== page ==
They are found on the coast from Alaska to Baja California.
They attach to docks, wooden pilings and rocky areas in bays and on shorelines.
They have a sharp structure in their mouth called a radula. It is rows of sharp, hooked teeth for scraping algal food off rocks. They can replace up to 7 rows of teeth in one day. They can close themselves into their shells using their tail to keep from drying out or protect themselves from predators. Their doorway out of their shell is called the operculum.
They travel up and down the rocks with the tide, crawling out of the tide pool at night and back in during the day. They hide at low tide in groups in cracks or crevices. They secrete a special mucus around the opening to their shell. This hardens, cementing them to the rocks. When they are hungry they eat away the hardened mucus and crawl around.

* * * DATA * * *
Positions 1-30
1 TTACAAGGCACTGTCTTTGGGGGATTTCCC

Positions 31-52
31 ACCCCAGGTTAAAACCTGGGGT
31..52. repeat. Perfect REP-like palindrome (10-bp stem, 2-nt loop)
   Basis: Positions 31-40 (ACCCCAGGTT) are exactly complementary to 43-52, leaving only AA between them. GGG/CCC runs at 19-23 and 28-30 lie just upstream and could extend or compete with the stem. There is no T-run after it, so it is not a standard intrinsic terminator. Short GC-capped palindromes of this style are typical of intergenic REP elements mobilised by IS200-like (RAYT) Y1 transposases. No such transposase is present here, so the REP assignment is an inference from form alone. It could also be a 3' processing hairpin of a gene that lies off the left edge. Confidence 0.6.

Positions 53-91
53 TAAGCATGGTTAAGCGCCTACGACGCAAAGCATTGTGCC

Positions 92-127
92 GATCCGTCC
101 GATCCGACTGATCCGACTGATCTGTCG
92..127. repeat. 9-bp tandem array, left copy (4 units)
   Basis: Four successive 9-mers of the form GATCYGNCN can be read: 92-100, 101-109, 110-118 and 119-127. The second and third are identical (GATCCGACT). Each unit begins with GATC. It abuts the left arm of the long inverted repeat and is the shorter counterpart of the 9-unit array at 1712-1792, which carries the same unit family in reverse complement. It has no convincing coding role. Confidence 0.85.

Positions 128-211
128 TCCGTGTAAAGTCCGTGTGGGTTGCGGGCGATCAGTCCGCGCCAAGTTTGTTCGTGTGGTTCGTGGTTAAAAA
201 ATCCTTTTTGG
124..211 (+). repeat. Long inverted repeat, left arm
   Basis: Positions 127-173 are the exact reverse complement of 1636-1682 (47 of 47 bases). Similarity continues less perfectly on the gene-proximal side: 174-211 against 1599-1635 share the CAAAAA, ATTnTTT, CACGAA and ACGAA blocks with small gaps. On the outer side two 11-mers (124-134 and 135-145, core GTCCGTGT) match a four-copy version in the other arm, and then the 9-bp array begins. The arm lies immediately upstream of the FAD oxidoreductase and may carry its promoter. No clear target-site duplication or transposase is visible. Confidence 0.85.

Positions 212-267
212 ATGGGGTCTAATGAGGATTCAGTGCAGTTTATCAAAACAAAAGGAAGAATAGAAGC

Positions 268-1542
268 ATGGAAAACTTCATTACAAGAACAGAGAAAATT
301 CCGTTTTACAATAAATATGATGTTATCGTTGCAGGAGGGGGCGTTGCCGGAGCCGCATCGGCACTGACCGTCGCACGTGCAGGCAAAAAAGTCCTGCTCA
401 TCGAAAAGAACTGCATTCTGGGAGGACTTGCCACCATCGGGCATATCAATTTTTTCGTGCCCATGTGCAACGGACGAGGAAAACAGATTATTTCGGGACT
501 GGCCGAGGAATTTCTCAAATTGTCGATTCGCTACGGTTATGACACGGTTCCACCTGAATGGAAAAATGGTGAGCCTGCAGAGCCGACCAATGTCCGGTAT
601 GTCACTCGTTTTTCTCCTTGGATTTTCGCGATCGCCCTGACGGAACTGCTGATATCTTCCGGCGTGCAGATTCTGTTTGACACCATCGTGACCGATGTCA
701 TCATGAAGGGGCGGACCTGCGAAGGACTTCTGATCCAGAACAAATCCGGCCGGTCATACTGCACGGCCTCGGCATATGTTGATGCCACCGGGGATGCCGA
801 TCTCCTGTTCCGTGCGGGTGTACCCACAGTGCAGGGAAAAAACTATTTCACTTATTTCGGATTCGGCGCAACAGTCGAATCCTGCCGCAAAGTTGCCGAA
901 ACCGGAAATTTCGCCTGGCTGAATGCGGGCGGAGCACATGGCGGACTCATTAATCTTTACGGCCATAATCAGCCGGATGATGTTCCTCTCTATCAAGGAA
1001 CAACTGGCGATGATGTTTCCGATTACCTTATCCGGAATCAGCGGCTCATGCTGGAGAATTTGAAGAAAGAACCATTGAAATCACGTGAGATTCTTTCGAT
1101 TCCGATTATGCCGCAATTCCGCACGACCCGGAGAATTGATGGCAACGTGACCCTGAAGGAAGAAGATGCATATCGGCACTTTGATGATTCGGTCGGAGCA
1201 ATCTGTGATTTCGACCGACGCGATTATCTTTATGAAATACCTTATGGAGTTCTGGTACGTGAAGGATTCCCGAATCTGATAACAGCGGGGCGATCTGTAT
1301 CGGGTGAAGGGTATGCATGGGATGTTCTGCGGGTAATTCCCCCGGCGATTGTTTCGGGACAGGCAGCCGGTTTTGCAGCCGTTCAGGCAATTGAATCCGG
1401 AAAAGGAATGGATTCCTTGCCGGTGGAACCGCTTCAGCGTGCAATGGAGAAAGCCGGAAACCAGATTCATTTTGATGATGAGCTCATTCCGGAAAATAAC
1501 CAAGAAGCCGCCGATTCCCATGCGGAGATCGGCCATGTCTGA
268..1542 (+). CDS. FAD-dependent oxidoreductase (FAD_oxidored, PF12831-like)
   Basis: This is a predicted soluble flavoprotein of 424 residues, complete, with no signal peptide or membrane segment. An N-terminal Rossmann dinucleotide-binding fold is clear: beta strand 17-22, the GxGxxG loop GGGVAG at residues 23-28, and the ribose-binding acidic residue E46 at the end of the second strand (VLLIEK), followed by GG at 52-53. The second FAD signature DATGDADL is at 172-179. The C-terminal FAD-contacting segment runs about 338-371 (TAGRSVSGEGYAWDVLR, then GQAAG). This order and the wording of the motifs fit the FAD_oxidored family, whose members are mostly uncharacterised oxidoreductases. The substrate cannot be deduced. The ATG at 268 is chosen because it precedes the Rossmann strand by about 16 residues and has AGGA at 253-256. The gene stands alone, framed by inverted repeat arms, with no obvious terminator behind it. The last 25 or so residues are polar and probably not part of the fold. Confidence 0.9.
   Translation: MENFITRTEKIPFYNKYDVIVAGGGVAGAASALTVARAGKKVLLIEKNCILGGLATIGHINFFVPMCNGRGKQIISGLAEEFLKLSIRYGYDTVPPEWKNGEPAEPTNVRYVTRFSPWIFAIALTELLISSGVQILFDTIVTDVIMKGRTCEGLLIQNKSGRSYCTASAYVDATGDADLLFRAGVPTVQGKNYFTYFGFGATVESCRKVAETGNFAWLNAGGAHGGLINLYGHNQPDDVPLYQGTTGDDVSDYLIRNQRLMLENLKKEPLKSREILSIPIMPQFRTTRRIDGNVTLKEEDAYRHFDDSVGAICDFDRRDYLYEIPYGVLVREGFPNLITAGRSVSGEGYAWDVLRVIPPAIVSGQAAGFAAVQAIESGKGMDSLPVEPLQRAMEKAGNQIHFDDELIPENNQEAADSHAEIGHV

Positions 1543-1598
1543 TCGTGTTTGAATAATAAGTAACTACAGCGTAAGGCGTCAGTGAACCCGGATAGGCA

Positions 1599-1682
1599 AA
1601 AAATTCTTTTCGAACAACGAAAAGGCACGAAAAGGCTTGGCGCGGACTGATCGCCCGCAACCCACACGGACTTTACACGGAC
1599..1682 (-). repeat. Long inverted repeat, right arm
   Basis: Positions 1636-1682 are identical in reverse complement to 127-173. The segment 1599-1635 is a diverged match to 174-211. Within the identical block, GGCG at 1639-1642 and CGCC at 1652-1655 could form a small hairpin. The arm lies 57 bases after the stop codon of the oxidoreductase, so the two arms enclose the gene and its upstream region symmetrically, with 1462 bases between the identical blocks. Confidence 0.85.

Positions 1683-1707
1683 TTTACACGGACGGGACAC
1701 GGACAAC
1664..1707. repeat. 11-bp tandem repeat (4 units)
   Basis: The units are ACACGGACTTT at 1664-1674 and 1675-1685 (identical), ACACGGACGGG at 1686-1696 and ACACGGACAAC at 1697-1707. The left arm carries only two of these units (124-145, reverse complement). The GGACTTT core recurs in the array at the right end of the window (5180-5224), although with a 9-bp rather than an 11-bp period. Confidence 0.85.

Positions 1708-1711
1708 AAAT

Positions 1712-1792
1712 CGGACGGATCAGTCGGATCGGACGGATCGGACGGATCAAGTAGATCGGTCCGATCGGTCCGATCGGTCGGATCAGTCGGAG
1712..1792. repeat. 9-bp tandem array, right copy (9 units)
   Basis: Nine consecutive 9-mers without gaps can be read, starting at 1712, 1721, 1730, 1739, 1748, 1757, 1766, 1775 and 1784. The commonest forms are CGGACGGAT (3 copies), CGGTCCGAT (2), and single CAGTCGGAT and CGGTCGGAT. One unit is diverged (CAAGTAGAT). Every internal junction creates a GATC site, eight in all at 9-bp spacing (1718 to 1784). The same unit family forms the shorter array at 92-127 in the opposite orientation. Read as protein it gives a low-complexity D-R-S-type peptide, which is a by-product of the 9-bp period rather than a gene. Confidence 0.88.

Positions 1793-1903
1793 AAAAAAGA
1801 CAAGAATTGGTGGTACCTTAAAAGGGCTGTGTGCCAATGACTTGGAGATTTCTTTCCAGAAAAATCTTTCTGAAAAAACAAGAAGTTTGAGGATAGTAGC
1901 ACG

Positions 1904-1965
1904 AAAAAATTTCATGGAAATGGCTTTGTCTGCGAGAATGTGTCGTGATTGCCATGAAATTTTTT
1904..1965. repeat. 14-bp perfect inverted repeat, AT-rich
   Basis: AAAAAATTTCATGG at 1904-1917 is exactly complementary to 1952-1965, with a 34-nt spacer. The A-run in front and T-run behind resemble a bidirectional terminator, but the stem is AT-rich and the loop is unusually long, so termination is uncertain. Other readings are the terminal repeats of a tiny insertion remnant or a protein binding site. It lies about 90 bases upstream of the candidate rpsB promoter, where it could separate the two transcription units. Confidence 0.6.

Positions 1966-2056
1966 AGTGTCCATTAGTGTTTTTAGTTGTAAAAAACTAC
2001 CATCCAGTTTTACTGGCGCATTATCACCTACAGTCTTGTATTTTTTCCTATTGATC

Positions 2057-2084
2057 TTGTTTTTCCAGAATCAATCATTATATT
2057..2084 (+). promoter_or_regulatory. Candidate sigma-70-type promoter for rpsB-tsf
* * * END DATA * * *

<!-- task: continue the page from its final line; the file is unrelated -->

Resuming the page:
They scrape plant scum off the rocky surfaces with a special structure in their mouth called a radula.
Once a year, males find a female for mating. Females lay their eggs in a mucus bundle in tide pools. The larvae hatch and are washed out to sea to grow.
Family: Littorinidae/Subfamily: Littorininae
Species: L. planaxis
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